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    ABSTRACT: Recent reports have associated NCF2, encoding a core component of the multi-protein NADPH oxidase (NADPHO), with systemic lupus erythematosus (SLE) susceptibility in individuals of European ancestry. To identify ethnicity-specific and -robust variants within NCF2, we assessed 145 SNPs in and around the NCF2 gene in 5325 cases and 21 866 controls of European-American (EA), African-American (AA), Hispanic (HS) and Korean (KR) ancestry. Subsequent imputation, conditional, haplotype and bioinformatic analyses identified seven potentially functional SLE-predisposing variants. Association with non-synonymous rs17849502, previously reported in EA, was detected in EA, HS and AA (PEA = 1.01 × 10-54, PHS = 3.68 × 10-10, PAA = 0.03); synonymous rs17849501 was similarly significant. These SNPs were monomorphic in KR. Novel associations were detected with coding variants at rs35937854 in AA (PAA = 1.49 × 10-9), and rs13306575 in HS and KR (PHS = 7.04 × 10-7, PKR = 3.30 × 10-3). In KR, a 3-SNP haplotype was significantly associated (P = 4.20 × 10-7), implying that SLE predisposing variants were tagged. Significant SNP-SNP interaction (P = 0.02) was detected between rs13306575 and rs17849502 in HS, and a dramatically increased risk (OR = 6.55) with a risk allele at each locus. Molecular modeling predicts that these non-synonymous mutations could disrupt NADPHO complex assembly. The risk allele of rs17849501, located in a conserved transcriptional regulatory region, increased reporter gene activity, suggesting in vivo enhancer function. Our results not only establish allelic heterogeneity within NCF2 associated with SLE, but also emphasize the utility of multi-ethnic cohorts to identify predisposing variants explaining additional phenotypic variance ('missing heritability') of complex diseases like SLE.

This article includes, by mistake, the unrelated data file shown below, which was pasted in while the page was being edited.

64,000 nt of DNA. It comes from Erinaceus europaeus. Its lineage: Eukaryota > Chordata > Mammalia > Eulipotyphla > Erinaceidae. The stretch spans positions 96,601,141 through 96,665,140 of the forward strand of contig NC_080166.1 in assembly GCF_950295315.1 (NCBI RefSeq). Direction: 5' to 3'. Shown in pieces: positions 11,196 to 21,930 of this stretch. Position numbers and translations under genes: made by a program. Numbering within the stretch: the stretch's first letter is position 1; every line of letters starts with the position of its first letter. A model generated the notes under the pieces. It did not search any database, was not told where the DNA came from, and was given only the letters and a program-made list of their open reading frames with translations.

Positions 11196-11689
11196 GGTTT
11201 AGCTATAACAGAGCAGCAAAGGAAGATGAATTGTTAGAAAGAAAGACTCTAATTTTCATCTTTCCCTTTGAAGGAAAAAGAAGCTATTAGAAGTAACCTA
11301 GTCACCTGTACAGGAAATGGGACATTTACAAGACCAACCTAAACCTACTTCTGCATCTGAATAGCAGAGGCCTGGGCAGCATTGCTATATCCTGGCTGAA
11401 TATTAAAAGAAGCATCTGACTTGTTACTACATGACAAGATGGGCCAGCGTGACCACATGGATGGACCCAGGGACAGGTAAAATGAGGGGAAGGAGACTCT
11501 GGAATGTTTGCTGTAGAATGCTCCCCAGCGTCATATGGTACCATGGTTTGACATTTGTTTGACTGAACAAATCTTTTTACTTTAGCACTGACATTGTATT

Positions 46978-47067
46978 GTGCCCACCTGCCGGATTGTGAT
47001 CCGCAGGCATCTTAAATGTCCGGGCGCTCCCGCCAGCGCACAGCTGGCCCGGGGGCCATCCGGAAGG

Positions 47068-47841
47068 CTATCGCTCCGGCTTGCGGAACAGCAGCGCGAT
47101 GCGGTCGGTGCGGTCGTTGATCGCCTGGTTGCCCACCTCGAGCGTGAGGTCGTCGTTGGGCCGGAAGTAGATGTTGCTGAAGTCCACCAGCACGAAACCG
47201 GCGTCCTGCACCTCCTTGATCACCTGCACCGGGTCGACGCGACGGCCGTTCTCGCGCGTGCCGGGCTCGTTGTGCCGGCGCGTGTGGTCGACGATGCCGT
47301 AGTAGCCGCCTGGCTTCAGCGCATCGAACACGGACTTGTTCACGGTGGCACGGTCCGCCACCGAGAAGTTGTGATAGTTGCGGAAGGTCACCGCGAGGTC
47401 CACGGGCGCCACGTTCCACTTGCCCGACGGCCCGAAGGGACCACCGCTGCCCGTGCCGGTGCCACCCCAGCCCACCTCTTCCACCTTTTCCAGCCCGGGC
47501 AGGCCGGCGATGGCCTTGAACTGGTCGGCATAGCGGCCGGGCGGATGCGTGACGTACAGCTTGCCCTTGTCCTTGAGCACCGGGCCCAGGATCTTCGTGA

Full-text · Article · Nov 2013 · Human Molecular Genetics
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    ABSTRACT: Comparison of recombination at TNFSF4 in African-American TNFSF4risk and TNFSF4non-risk individuals. Phased chromosomes from African-American SLE individuals homozygous for TNFSF4risk (n = 10) and TNFSF4non-risk(n = 10) were tested for recombination using Rhomap from the LDHAT2.0 package. A fine-scale map of recombination rate (4Ner/kb) across 250 kb of chromosome 1q25 which encompassed TNFSF4 and extended 5′ and 3′ regions was inferred. Individuals were identified as homozygous for TNFSF4risk or TNFSF4non-risk. We ran Rhomap for a total of 1,100,000 rjMCMC iterations including a burn-in of 100000 iterations, sampling the chain after every 100. Grey diamonds indicate the location to scale of SNPs significantly associated with risk of SLE in this cohort, the TNFSF4 gene is also located to scale under the graph. (EPS)